Measuring Plasma Protein Binding: The Key to Unlocking Drug Efficacy and Safety
Plasma protein binding is a phenomenon where drugs bind to proteins in the blood, thereby reducing the concentration of free, unbound drug in the bloodstream. Historically, the importance of plasma protein binding in drug discovery was not fully appreciated. However, in recent years, researchers have recognized that plasma proteins play a crucial role in controlling the free drug concentration in plasma and in compartments in equilibrium with plasma, which can effectively attenuate drug potency in vivo.
Sovicell, an innovative company that develops groundbreaking products for preclinical pharmaceutical research, has developed a unique plasma protein binding assay to help researchers accurately determine the unbound fraction of drugs that are tightly bound to plasma proteins – the TRANSIL High Sensitivity Binding Assay.
The significance of plasma protein binding for drug discovery
The implications of plasma protein binding on the pharmacokinetics of drugs have been well recognized for some time, but there is relatively little published literature on the effects of plasma protein binding on the availability of a drug at the site of action and on pharmacological action. Nevertheless, studies have shown that the binding of drugs to plasma proteins can significantly affect their pharmacokinetics and pharmacodynamics. The historical background and thermodynamic basis for the ‘Free Drug Principle’ have been extensively studied and are well understood.
Two proteins are primarily responsible for plasma binding. They are serum albumin and α1-acid glycoprotein. Both are present in sufficient quantity and are capable of binding a broad variety of drugs with sufficient affinity to have a significant effect on drug action. Human serum albumin (HSA) is the major protein component of plasma, and it constitutes 4.5% of the weight of human blood. It is capable of binding endogenous ligands, such as fatty acids and metal ions, as well as drugs. There are multiple drug-binding sites on HSA, although two appear to predominate, and there is a slight preference for binding acidic drugs.
α1-Acid glycoprotein (AAG), on the other hand, is an acidic, heavily glycosylated protein. It consists of a single amino acid chain of 204 residues. AAG has been shown to exhibit a preference for binding basic and neutral drugs. There have been multiple drug-binding sites reported, but one site appears to be the most important, particularly for basic drugs.
Understanding plasma protein binding to improve drug efficacy and safety profiles
In the drug discovery process, plasma protein binding is an essential consideration when designing and developing new drugs. Plasma protein binding can significantly affect a drug’s pharmacokinetics, including its bioavailability, clearance, and distribution, which can ultimately affect its efficacy and safety profile. Researchers must determine the extent of plasma protein binding for a drug to assess its potency and potential adverse effects. By understanding the effects of plasma protein binding on drug action in vivo, researchers can design drugs that exhibit improved efficacy and safety profiles.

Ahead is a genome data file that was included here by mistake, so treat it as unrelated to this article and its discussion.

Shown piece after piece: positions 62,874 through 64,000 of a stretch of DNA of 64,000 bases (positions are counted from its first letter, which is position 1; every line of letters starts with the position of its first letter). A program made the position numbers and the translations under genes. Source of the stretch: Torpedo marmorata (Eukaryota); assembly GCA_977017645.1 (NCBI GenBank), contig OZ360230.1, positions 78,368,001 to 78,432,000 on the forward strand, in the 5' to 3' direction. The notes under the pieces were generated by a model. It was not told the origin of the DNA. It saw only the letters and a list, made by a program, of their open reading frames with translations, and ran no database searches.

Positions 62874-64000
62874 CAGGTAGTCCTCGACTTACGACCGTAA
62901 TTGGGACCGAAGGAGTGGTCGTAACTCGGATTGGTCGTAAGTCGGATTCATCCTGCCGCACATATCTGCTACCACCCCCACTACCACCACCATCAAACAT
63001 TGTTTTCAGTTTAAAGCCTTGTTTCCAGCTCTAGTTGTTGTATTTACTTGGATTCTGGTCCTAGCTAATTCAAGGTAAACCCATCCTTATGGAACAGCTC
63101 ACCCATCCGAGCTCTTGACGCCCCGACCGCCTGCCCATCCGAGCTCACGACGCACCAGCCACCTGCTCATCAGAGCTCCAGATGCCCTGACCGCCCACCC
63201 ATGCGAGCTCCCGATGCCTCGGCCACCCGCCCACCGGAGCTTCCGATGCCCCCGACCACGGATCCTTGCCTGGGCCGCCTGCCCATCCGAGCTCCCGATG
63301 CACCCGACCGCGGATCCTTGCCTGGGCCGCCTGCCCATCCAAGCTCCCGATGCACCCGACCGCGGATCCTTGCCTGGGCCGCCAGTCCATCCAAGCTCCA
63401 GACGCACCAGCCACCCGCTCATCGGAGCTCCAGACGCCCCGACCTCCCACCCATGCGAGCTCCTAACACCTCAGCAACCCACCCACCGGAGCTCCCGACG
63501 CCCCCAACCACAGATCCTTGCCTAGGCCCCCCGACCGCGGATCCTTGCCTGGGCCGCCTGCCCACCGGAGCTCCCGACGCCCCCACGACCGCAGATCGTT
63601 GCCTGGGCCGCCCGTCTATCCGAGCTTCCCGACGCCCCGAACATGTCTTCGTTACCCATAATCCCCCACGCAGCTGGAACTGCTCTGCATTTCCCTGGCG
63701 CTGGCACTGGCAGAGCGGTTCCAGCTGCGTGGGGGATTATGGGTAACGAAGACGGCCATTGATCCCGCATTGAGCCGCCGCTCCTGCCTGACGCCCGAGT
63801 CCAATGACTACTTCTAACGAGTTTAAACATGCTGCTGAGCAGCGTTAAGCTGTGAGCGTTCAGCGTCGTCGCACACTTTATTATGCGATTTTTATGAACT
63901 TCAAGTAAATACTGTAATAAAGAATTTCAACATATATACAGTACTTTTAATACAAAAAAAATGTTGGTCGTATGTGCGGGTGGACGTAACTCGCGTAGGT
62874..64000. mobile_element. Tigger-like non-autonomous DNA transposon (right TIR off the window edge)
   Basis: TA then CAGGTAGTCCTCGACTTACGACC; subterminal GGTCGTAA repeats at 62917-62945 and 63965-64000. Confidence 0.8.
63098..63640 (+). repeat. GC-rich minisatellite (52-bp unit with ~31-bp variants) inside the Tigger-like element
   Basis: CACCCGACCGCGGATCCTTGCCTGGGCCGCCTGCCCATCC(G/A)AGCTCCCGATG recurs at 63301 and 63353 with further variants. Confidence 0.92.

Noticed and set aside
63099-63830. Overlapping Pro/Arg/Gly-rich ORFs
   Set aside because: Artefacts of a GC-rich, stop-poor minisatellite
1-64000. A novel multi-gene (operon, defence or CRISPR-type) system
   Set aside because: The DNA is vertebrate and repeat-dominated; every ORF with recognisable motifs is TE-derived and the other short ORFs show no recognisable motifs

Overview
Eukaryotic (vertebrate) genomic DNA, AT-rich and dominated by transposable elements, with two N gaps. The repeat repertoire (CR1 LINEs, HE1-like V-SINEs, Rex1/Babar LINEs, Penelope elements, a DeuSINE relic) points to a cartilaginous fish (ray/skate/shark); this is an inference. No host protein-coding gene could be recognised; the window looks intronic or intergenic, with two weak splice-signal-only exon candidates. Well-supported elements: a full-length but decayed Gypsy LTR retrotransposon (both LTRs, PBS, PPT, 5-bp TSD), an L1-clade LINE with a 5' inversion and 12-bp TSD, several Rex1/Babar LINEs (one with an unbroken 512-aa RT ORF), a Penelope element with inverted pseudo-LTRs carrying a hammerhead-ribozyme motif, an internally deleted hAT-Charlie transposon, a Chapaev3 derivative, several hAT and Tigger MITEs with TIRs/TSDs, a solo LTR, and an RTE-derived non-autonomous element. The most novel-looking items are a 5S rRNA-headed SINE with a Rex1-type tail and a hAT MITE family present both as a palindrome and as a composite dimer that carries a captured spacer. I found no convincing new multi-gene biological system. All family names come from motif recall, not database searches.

Plasma protein binding is a crucial factor in drug discovery as it can significantly affect a drug’s pharmacokinetics and pharmacodynamics, ultimately impacting its efficacy and safety profile. Two plasma proteins, human serum albumin (HSA) and α1-acid glycoprotein (AAG), are present in sufficient quantity and have been extensively studied for their binding properties and their impact on drug action in vivo has been well established. By taking into account the effects of plasma protein binding during the drug discovery process, researchers can design drugs that exhibit improved efficacy and safety profiles.
Sovicell has designed a groundbreaking ready-to-use assay kit to address the challenges researchers face. Hinnerk Boriss, Chief Executive Officer of Sovicell explains:
Sovicell has developed a novel tool, the TRANSIL High Sensitivity Binding Assay, to address the challenges posed by highly bound, sticky, or hardly soluble drug candidates. This assay accurately determines the unbound fraction of drugs that are tightly bound to plasma proteins, even when the unbound fraction is below 0.001%, yielding high recovery for drugs that exhibit high unspecific binding or low solubility.
The innovative TRANSIL High Sensitivity Binding Assay Kit
To tackle the challenges posed by highly bound, sticky, or hardly soluble drug candidates, Sovicell’s TRANSIL High Sensitivity Binding Assay uses membrane coated beads in conjunction with plasma to measure the amount of free drug. One of the main advantages of this assay is its high sensitivity, which can detect low levels of free drug even when the drug candidate is highly bound to plasma proteins.
Highly lipophilic and sticky compounds also create notorious difficulties in plasma protein binding assays by critically reducing the recovery or erroneous results due to uneven non-specific binding or precipitation in the plasma and buffer compartments, or due to analytical challenges because of a very low remaining drug concentration.
The TRANSIL High Sensitivity Binding Kit circumvents these issues by having plasma in all assay compartments. Therefore, the TRANSIL High Sensitivity Binding Kit accurately determines the unbound fraction of drugs that are tightly bound to plasma proteins – even when the unbound fraction is below 0.001%. Additionally, the TRANSIL assay yields high recovery for drugs that exhibit too high unspecific binding in other assay systems, or precipitate because of low solubility. The assay kit indirectly determines the fraction of a drug bound to plasma by measuring the partitioning of drug between the plasma proteins and artificial cell membranes.
Related products: TRANSIL High Sensitivity Binding Assay